How to Spot and Treat Feline Hyperthyroidism

Diagnostic Dilemmas

Several common diseases of older cats share some clinical signs with hyperthyroidism. These include diabetes mellitus, chronic kidney failure, inflammatory bowel disease or intestinal cancer. It is not uncommon to diagnose an older cat with more than one of these conditions simultaneously. Your veterinarian will need to perform an array of diagnostic tests to reach the diagnosis of feline hyperthyroidism.

If your veterinarian suspects hyperthyroidism in your cat, the initial diagnostic tests generally include a complete blood count (CBC), blood chemistry panel, thyroid hormone analysis and a urinalysis. For most cats, these tests can confirm a diagnosis. However, up to 10 percent of hyperthyroid cats may have normal thyroid hormone levels in their blood, and the diagnosis in these cats may require some additional specialized testing.

What Do You Do If Your Cat Is Hyperthyroid?

Several treatment options are available. Each one has advantages and disadvantages, and your veterinarian will discuss the best plan for your cat. Here’s a brief overview of what they are:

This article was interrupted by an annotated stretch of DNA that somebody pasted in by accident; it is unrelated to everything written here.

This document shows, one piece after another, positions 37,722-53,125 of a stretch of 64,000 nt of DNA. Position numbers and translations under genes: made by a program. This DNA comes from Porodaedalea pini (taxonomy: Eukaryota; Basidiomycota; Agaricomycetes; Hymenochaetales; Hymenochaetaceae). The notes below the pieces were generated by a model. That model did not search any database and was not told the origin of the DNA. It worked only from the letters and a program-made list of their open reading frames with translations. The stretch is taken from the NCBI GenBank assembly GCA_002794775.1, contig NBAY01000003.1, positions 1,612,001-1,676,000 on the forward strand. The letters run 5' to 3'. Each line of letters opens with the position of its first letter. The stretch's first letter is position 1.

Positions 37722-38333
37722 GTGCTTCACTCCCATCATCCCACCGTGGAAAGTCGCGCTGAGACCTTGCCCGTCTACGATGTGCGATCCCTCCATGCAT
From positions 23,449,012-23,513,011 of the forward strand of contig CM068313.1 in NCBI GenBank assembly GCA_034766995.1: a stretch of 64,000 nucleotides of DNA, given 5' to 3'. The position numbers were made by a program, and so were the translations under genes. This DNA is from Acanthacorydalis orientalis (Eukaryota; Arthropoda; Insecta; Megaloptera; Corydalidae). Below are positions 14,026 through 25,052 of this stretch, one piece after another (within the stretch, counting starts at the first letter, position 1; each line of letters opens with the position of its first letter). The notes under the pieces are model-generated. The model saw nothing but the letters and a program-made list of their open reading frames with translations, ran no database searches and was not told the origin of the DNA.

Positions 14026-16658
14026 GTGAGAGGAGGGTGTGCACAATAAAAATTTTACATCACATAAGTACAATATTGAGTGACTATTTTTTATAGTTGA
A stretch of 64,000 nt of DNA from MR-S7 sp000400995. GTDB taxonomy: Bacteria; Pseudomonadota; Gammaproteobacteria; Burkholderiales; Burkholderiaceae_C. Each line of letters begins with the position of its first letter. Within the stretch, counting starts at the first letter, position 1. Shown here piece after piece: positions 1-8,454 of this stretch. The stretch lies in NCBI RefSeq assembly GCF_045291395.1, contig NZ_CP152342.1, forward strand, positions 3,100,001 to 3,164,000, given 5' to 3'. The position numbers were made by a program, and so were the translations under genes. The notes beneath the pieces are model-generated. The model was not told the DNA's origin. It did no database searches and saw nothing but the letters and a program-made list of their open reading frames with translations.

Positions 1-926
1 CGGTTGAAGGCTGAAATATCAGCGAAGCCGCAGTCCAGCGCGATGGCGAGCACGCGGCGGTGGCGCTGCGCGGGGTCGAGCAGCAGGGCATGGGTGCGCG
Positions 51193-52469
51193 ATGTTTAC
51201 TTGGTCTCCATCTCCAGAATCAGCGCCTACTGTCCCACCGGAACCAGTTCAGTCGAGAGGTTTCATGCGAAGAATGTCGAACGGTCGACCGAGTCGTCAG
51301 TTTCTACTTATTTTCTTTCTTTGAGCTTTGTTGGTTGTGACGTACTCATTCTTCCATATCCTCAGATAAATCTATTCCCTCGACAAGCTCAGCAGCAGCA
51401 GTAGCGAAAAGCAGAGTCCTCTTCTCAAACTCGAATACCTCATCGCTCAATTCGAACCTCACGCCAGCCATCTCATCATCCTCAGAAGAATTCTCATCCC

• Medication. Antithyroid medicine, called methimazole, is very commonly used and is highly effective at controlling hyperthyroidism. The medication can be administered orally or applied topically, which makes it more “user friendly” for some pet owners. Lifelong daily medication is required by most cats in order to adequately control their hyperthyroidism. Routine monitoring of bloodwork must also be performed in order for methimazole to be used safely and help minimize potential side effects.
  • Surgery. Surgical removal of the thyroid glands results in a cure of affected cats (except in those rare cases where the cancer has spread). Not all hyperthyroid cats are candidates for surgery though, usually because of concerns about anesthesia. Your veterinarian will determine if surgery could be an option for your cat.
  • Radioiodine treatment. Radioactive iodine therapy results in a cure of feline hyperthyroidism. An injection of radioactive iodine is administered and becomes concentrated in the abnormal thyroid gland(s), where it destroys the abnormal tissue. The procedure is not available at all veterinary hospitals — it must be done in a licensed facility and often necessitates a lengthy hospital stay. It can also be expensive for some owners.
  • Diet. There is one prescription diet available, which can be used to control hyperthyroidism in some cats. The thyroid glands require iodine from food in order to make thyroid hormones. This prescription diet contains very low iodine levels, so the diseased thyroid glands do not have the necessary ingredient to overproduce thyroid hormones. Strict adherence to this diet is imperative.

The prognosis for most cats affected by hyperthyroidism is good depending on how early it is detected and how well the cat responds to treatment or management options.
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